Home News Monday Afternoon News, November 20th

Monday Afternoon News, November 20th



Three Gehlen Catholic students are among the 200 finest musicians from Iowa & Nebraska who have been selected for the 2017 Drake Honor Band Festival

They include:Senior, Jordan Larson,daughter of Steve & Michele Larson of LeMars; Junior, Tyler Zenk, son of Pat & Jean Zenk of Alton; and Sophomore, Anthony Vera, son of Hugo & Maria Vera of LeMars.

Gehlen Catholic has been fortunate every year to have a number of students selected annually to perform in Drake Honor Band.

The prestigious festival provides outstanding high school musicians with the opportunity to work with our nation’s finest conductors in large All State type ensembles.

The festival also provides musicians an opportunity to improve their skills through master classes for each instrument.

The two-day festival begins on Friday the 1st & culminates Saturday evening with a concert by the two distinct honor ensembles at the Drake University Harmon Fine Arts Center.

Each year, 500 musicians are nominated to the Drake Honor Band Festival from Iowa & Nebraska. In addition to concerts & clinics, the festival featured scholarship auditions for entrance into the music department at Drake.


Christmas nativities in a display known as “The Museum Manger” will be open at the Plymouth County Historical Museum from 2 to 6 p.m. on Thanksgiving Day, Nov. 23. Admission is free.

Hundreds of nativities are now exhibited in the Museum’s Study Hall. The Rev. Paul Eisele’s collection of nativities, which the Le Mars priest donated to the Museum last year, are on display in Room 413 adjacent to the Study Hall.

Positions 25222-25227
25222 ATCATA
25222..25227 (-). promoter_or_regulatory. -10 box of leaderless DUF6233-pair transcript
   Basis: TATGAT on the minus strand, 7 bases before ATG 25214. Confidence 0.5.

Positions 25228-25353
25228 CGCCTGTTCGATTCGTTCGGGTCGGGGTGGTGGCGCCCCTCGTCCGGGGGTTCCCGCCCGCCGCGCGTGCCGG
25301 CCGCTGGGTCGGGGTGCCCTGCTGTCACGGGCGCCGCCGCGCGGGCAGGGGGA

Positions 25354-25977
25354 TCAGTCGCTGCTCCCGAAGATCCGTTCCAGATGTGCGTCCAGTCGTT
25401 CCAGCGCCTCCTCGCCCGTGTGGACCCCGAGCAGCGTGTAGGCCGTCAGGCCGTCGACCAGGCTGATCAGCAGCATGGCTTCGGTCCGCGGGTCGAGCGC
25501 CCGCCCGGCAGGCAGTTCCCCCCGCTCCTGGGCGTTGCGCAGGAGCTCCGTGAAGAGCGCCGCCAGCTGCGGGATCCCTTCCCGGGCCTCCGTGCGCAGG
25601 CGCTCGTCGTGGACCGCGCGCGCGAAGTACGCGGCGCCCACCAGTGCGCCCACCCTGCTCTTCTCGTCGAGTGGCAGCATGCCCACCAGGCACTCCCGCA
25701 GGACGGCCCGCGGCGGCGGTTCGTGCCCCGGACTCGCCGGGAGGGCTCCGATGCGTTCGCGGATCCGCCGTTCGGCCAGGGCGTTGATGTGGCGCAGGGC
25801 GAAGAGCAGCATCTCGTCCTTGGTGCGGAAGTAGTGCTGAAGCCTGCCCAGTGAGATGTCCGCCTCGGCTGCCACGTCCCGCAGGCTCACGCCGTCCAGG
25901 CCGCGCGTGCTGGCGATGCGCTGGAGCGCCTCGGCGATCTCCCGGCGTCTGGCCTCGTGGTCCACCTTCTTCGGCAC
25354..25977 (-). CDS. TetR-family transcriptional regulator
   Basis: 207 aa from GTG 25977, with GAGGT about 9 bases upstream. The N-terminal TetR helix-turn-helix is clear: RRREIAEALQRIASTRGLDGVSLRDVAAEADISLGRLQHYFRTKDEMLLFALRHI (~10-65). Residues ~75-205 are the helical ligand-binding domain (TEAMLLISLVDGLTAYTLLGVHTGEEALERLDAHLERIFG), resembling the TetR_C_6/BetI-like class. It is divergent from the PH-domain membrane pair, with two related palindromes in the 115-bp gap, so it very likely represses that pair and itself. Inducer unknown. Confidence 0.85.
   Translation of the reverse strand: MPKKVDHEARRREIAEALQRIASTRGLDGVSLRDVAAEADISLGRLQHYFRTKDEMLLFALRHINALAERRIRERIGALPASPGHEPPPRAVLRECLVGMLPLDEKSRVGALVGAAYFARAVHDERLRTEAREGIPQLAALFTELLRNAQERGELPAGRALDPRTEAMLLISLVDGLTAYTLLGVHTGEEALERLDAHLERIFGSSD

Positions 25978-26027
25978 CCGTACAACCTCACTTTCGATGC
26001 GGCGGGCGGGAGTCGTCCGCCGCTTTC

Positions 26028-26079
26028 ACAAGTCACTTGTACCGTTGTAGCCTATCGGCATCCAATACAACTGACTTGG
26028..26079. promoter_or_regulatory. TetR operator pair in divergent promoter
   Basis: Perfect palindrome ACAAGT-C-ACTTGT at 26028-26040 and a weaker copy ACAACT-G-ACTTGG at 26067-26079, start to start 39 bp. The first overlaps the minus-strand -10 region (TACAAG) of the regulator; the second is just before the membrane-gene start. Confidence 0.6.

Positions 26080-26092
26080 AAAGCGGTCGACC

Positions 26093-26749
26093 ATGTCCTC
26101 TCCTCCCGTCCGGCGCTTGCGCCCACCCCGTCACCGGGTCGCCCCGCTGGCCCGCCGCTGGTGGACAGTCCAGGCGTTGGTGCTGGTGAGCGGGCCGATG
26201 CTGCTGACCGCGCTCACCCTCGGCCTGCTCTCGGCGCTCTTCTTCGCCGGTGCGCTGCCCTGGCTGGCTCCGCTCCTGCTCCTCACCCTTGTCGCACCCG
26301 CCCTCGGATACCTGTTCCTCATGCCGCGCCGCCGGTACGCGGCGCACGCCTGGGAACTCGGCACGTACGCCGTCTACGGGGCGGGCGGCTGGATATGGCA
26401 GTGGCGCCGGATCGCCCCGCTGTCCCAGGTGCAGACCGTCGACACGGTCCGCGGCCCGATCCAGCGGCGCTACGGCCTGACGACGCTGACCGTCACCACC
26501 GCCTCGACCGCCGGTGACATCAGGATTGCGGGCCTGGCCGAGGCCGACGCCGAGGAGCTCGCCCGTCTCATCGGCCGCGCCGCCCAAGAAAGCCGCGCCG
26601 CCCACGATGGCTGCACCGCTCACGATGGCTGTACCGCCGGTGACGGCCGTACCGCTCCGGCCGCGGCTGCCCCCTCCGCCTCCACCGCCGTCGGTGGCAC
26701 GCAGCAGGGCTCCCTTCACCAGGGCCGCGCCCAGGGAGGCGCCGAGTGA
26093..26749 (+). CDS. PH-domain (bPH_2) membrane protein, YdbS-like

Also set aside in the room for special display is a large collection of Christmas villages, donated to the Museum by Jim and Kay Peters, now of Okoboji and formerly of Le Mars.

Ron and Delores Burkard started the display back in 2010 after the renovation of the 1905 Study Hall, and Delores continues to help. Since then, the nativity display has grown. Some of the artifacts are donated, and some are loaned. Many churches have nativities on display. As always, there is an area dedicated to memorials, including one for Ron Burkard who died two months after starting “The Museum Manger.”

The Museum consists of five floors, all handicapped accessible. No admission is charged at the Museum, but a free will donation is always welcome for the continuing operation of the Museum, housed in the former “Old Central” High School.

The Museum serves all parts of the county with its exhibits and programs. Although it receives donations from Plymouth County, the county’s communities, and grants, it is supported primarily by its members.


Trains will be running at the Plymouth County Historical Museum this Saturday, Nov. 25, and Sunday, Nov. 26, when the Floyd Valley Model Railroad Club hosts its annual open house.
The entire Museum will be open from 1 to 5 p.m. during the open house.
John Schneider, president of the club, said this is a time to show the public the layout in the club’s train room, located in the lower level of the Museum. The room appeals to all ages, both children and adults.

Featured will be a free raffle for a train set; participants need not be present to win. Refreshments also will be served.